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Tuesday, 17th February 2015

TTIP Impacts on European Energy Markets and Manufacturing Industries

Source: Directorate-General for Internal Policies (EU)

From Executive Summary:

The lack of transparency in the negotiations in combination with the uncertainties regarding the projected outcomes results in a large information gap surrounding the impacts of the TTIP. Therefore, the main purpose of this report is to fill this gap, in areas particularly relevant for the ITRE [Industry, Research and Energy] committee. This is done through a literature review, expert knowledge and interviews. The general questions we aim to answer are:

• What would the impact be of the TTIP on trade and competitiveness of the EU?
• Would it affect security of energy supply, internal markets and policy, or renewable energy sectors?
• What would the impact be on the labour market and on innovation in the manufacturing industries?

The EU is extremely dependent on imported fossil fuels and energy security has once more become an important topic, as a result of the developments of the Russia-Ukraine crisis. Both crude oil and natural gas are imported in large quantities, which have a negative impact on the trade balance. Currently, the only energy sources traded in significant amounts between the EU and the US are solid fuels and refined petroleum products. There are no tariffs applied on EU energy imports. The US has during the latest decade become more reliant on domestic energy supply, mainly due to the “shale-gas revolution”. Through technology developments in horizontal drilling and hydraulic fracking the country has been able to access its vast reserves of unconventional gas. The EC has repeatedly called for the inclusion of a chapter on energy and raw materials in the TTIP, with the purpose of gaining access to US crude oil and natural gas resources. These are currently restricted due to export bans. US officials have remained non-committal on this topic, claiming they are not sure what the EU wishes to achieve.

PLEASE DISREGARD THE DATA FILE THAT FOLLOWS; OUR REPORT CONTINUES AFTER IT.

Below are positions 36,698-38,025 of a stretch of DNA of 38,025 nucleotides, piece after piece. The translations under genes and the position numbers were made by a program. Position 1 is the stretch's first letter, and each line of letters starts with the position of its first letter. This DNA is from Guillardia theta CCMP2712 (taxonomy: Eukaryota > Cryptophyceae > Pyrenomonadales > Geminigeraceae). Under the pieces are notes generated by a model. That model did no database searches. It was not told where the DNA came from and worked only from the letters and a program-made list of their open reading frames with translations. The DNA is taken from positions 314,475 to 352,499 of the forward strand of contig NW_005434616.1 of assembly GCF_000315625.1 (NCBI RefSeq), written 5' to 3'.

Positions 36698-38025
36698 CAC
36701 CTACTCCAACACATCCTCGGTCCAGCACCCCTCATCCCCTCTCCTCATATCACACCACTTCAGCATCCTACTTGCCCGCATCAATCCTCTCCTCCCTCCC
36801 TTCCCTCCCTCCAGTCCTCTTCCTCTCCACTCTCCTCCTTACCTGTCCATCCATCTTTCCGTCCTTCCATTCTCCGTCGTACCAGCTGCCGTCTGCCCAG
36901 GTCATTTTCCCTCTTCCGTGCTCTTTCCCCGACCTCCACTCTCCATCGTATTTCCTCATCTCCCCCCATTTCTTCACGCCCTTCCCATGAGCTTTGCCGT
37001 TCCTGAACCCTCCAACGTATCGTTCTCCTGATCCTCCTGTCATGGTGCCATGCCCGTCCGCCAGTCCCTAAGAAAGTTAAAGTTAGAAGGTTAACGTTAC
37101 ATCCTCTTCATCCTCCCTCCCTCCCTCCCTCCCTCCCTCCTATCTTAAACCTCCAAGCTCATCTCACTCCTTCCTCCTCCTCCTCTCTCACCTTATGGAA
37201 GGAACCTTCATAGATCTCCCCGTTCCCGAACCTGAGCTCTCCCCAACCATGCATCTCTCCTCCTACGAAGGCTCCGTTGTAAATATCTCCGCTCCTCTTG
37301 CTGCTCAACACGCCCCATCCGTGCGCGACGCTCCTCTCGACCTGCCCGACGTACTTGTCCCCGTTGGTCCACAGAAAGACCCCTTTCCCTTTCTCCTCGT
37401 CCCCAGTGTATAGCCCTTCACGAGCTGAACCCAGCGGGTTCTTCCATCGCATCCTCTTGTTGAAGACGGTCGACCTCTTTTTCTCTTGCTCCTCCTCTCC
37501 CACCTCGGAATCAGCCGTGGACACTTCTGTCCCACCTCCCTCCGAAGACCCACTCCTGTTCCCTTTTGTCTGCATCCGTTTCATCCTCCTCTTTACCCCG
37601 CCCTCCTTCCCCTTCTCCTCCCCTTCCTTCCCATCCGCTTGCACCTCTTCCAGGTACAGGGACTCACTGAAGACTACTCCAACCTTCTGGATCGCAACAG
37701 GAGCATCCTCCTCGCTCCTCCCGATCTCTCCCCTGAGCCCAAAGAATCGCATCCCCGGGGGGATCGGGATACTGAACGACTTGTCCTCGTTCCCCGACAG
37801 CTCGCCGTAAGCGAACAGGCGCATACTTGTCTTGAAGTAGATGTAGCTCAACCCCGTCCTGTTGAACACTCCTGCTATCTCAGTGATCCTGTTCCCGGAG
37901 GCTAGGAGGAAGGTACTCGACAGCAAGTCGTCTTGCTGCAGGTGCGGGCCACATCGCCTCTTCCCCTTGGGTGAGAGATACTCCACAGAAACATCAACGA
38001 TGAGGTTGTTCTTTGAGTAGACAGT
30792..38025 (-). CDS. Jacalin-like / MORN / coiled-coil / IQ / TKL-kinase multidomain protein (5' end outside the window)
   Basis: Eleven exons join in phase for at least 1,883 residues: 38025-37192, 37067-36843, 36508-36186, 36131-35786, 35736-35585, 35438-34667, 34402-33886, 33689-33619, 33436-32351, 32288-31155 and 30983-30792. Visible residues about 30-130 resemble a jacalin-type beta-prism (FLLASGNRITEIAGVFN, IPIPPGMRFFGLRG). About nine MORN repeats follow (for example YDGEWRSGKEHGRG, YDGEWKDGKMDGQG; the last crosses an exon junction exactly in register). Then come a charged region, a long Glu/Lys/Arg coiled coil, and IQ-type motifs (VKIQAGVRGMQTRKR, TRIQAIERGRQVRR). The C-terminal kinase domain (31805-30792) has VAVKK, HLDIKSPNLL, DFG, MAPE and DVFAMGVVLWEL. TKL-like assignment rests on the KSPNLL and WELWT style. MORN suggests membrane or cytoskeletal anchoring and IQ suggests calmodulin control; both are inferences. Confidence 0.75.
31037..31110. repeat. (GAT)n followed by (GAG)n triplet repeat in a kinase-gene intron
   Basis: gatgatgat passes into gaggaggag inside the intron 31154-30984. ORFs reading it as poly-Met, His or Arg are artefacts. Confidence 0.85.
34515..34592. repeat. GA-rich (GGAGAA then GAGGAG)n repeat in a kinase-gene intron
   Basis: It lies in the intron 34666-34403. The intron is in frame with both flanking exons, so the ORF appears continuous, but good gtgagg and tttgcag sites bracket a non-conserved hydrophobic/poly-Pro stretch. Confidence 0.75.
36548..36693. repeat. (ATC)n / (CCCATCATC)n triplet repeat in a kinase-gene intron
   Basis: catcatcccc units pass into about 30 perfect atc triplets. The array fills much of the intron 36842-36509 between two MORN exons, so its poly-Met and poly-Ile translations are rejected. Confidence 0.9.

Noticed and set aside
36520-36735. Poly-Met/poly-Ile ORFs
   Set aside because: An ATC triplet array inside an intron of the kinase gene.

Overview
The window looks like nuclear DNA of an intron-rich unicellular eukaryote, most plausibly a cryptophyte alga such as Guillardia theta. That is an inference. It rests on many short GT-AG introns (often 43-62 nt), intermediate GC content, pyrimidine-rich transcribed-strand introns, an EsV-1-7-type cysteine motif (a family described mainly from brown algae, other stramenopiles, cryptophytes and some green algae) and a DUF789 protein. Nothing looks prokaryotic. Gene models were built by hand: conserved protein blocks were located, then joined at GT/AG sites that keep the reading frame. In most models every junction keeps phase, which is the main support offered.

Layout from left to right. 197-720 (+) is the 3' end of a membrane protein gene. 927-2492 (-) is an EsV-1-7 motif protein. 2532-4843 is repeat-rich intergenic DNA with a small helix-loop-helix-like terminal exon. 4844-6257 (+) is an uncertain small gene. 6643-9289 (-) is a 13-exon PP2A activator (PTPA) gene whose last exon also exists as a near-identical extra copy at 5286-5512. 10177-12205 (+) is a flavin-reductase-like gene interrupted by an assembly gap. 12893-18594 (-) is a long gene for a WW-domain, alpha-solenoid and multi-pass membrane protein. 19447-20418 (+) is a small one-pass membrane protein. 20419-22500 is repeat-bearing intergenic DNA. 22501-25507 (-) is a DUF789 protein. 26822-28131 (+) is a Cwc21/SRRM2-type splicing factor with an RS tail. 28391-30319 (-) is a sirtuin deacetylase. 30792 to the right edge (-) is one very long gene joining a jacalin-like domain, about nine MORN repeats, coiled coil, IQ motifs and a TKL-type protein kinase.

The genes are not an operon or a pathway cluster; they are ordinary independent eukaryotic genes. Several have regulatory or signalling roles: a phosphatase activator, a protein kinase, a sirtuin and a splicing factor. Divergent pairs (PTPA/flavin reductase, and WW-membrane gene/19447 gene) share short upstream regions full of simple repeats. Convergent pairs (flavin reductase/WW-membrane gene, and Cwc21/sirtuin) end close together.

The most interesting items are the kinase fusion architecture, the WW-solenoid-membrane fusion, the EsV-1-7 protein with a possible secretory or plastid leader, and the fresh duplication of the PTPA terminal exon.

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Having begun his career in academic libraries, Adrian Janes has subsequently worked extensively in public libraries, chiefly in enquiry work as an Information Services librarian. In this role he has had particular responsibility for information from both the UK Government and the European Union. He wrote a detailed report on sources for the latter which was published by FreePint in 2007, and has contributed articles to FreePint and ResourceShelf. He is involved in training in information literacy and the use of online reference resources.

A Contributing Editor to DocuTicker, he also write reviews for Pennyblackmusic.

More articles by Adrian Janes »



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